J. R. R. Tolkien was born on this date, January 3, in the long-ago year of 1892.
The Lord of the Rings has cast such a long shadow over his life that it’s easy to forget that Tolkien was a university professor. I wonder what it would have been like to take one of his classes.
Of course, there’s a good reason that TLotR has cast such a long shadow over Tolkien’s life. The thing is a masterpiece. It’s been well over a dozen years since I last read TLotR. I may try to fit it in sometime later this year if things let up a bit.
J. R. R. Tolkien was born this day in 1892. He needs no introduction to the readers of this blog. As Charles Rutledge says in his tribute, the world of fantasy today would be a smaller and poorer place with him and his works. He’s correct.
I read somewhere years ago that most, if not all, fantasy written after the 1960s (I’m paraphrasing quite a bit here since I don’t recall the source) was either an imitation of or a reaction against The Lord of the Rings. While that the extent to which that statement is true might be arguable, what can’t be argued is that Tolkien’s shadow still looms large over the field today, and not just fantasy but literature in general.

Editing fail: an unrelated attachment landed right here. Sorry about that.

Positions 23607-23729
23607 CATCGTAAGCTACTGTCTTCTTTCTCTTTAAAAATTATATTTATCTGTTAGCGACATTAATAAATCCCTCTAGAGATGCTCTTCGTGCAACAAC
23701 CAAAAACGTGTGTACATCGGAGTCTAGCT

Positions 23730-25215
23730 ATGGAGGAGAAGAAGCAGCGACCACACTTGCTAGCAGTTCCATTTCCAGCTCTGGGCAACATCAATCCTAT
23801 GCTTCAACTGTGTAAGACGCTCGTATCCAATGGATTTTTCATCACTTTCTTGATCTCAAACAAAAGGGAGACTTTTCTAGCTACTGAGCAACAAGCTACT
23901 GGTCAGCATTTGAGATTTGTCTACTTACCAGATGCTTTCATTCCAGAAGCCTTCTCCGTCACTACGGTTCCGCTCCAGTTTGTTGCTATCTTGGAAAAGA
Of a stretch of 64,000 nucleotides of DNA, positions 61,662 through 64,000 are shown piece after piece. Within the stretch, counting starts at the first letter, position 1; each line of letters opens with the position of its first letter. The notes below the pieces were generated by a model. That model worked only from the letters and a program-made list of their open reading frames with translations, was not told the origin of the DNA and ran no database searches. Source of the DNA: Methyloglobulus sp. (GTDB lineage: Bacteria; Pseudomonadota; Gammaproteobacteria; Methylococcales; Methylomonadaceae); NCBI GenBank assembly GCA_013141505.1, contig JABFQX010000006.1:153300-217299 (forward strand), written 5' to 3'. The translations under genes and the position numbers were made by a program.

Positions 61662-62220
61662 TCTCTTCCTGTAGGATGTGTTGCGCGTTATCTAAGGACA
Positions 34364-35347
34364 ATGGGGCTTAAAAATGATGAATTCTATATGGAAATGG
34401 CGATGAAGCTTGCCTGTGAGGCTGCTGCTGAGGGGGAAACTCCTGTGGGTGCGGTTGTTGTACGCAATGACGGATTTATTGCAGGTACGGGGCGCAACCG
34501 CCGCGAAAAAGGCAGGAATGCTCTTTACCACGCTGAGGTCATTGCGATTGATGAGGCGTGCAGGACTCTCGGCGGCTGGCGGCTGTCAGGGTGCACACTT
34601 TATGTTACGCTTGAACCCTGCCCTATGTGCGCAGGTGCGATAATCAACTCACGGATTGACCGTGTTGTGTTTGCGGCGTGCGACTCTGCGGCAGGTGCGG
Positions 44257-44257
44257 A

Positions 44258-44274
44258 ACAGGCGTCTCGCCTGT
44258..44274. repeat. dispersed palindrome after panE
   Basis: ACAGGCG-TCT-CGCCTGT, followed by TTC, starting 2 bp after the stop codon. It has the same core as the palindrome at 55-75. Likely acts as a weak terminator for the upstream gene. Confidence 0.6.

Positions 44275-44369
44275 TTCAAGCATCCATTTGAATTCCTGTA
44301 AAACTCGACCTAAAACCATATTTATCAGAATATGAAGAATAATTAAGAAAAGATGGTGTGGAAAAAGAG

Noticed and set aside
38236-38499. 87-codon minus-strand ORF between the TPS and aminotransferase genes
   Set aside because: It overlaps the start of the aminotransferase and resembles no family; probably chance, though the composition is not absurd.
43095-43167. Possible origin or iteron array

I saw The Desolation of Smaug over the Christmas holidays. I”ll save my comments on the film for another time, save for this. Watching the movie reminded me why I began to read fantasy in earnest. I’d been reading science fiction for a few years when I read The Lord of the Rings in high school. My mind was blown, and I haven’t been the same since.
I last read Tolkien when the LotR films came out. It’s time to plan a rereading sometime this year. My life has been richer because of Professor Tolkien’s works. It’s time revisit them.
Here’s a little something from last year honoring Tolkien I couldn’t resist adding: